Work highlights you would love to hit? Certain position/rank/awards/contribution?
Become confident and experienced surgeons.
Don’t care about rank or position.
Would like our practices to be impactful for local community.
If I’m running a private practice, would like to be maximizing impact and using smart financial strategies and tax strategies to run the business successfully.
It would be a huge bonus to be able to get back into academic medicine within the sphere of global health so we can be 100% into global neurosurgery and global trauma surgery AND teach residents AND publish high-impact projects that lead to real progress in these areas.
What would a highlight in your schedule be? In 10 years, about what would you like to be able to look back and say, “We always made time for…”
Time for family and each other. Want to have time to indulge in play activities in the evenings, take our time with meals and housework without feeling like we are rushing through the daily routine. Time to travel. Time for birthdays and special occasions with cousins.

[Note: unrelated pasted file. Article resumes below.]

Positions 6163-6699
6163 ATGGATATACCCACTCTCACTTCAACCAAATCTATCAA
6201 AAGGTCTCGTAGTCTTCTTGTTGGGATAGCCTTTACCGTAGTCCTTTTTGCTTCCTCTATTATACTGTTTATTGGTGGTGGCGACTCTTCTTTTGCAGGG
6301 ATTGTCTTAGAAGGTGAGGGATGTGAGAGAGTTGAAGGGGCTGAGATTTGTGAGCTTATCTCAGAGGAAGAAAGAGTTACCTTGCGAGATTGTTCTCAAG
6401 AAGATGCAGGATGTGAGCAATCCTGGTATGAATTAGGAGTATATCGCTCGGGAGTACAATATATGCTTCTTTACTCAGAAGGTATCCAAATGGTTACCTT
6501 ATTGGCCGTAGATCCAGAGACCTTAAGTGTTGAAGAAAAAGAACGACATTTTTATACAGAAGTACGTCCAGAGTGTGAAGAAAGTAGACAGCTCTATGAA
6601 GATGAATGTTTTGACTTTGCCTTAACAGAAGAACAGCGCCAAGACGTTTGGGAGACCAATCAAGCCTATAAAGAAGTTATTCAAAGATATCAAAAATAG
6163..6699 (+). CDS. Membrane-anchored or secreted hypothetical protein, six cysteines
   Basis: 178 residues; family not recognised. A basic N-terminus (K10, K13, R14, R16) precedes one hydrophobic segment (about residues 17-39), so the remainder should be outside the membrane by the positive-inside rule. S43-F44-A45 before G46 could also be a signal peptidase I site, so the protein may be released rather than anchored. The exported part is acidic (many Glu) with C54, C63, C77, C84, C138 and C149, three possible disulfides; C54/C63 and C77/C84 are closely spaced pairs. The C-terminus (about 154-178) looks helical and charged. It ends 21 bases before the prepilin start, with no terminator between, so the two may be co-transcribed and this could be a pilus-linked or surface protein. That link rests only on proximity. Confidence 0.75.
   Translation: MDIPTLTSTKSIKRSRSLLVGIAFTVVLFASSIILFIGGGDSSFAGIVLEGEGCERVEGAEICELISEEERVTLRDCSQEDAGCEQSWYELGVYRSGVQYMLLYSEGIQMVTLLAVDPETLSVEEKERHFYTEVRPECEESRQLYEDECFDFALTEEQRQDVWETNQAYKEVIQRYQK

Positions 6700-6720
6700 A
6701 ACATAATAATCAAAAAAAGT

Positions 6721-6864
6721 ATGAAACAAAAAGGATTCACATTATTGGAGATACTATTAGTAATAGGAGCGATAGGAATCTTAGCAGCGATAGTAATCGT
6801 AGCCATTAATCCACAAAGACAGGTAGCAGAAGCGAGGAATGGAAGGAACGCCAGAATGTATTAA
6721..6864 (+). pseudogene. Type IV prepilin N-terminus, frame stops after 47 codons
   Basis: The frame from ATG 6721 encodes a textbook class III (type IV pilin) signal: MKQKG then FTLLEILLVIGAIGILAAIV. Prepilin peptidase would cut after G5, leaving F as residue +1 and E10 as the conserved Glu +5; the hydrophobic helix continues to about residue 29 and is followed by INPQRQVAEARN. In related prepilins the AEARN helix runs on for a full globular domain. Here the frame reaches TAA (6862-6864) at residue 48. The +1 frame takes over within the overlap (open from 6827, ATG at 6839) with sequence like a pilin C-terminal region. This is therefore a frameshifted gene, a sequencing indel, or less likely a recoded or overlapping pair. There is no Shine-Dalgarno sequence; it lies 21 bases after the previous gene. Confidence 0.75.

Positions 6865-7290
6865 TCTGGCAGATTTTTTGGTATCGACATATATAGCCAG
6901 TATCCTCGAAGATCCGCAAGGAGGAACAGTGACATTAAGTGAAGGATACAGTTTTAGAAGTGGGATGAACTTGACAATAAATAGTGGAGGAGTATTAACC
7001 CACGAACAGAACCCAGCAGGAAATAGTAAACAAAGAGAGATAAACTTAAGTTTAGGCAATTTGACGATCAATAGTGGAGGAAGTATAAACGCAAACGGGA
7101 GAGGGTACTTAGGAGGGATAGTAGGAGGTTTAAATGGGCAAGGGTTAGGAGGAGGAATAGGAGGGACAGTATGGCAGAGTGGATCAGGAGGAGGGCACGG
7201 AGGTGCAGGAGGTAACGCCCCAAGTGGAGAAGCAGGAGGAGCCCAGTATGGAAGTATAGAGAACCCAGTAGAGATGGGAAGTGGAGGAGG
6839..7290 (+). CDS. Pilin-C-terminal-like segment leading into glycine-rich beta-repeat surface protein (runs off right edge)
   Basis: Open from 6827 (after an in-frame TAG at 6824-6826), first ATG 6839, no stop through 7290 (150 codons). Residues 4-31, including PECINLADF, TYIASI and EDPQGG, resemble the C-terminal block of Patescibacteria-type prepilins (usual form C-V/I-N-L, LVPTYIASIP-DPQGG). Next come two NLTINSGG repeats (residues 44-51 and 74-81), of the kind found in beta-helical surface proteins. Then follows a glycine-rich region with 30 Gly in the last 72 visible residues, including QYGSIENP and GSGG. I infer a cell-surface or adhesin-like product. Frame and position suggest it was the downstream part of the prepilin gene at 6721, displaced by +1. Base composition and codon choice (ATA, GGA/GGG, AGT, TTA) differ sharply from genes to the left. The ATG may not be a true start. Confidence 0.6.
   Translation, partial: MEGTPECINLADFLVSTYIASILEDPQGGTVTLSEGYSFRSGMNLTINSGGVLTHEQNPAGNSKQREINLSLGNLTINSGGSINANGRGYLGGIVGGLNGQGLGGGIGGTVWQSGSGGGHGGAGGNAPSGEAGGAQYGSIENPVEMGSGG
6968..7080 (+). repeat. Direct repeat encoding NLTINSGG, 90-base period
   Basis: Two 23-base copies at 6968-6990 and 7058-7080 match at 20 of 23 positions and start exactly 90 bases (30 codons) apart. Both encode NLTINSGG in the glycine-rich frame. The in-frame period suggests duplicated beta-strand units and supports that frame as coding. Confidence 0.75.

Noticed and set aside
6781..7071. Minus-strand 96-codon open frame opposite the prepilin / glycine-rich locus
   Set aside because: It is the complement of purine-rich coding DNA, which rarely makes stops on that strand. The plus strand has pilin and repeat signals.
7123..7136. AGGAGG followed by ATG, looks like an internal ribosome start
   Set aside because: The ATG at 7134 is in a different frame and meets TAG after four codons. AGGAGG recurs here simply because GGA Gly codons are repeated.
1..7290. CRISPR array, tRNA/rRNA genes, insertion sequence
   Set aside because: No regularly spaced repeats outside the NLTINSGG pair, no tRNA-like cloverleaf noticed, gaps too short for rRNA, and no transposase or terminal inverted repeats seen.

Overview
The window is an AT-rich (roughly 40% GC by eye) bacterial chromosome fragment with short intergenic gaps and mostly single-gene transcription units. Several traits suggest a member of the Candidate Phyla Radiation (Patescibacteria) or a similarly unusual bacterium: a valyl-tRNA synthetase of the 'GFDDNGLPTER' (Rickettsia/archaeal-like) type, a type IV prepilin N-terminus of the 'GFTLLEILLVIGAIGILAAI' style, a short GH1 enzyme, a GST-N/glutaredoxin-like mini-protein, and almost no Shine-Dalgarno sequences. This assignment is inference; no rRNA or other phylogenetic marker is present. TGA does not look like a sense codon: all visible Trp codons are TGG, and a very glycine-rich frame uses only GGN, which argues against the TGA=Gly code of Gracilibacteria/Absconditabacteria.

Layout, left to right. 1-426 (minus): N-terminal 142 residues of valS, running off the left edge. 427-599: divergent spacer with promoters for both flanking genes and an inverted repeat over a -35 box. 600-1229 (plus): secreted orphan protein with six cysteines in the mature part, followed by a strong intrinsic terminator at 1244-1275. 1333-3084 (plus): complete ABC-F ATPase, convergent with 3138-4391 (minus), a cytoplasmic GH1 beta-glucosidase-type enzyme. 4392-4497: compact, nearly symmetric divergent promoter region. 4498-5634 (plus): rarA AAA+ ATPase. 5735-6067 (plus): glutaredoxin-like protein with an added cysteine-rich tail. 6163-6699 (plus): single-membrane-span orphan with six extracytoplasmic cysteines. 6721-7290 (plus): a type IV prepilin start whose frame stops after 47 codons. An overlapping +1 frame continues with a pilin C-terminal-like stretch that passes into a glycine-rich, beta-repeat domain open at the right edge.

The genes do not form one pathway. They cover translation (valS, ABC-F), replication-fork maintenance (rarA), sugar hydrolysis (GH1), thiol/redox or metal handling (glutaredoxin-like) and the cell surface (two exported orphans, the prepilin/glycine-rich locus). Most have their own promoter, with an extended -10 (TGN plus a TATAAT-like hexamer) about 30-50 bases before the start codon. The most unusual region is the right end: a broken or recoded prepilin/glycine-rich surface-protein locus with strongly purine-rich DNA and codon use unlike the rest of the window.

Are there any highlights you want to create from your hobbies?
Start white-water kayaking and more “glamping” adventures in the mountains, time outdoors.
What kind of impact do we want to leave in the world?
Alleviate suffering for a lot of people permanently, sustainably.
Create some new trauma systems where there aren’t any currently.
Improve the resilience of current trauma systems in settings of disasters.
Happy and generous, empathetic kids and grandkids
Create some training programs for neurosurgery, trauma and general surgery.
How would we finish these sentences?
The world is better because I…
Used my training to impact communities.
Paid attention to what people need.
Used my income to help people.
Told the stories of hard-working humanitarians.
Tried to help.
People around me are better because I …
Worked on my weaknesses.
Tried to become kinder, more thoughtful, and generous.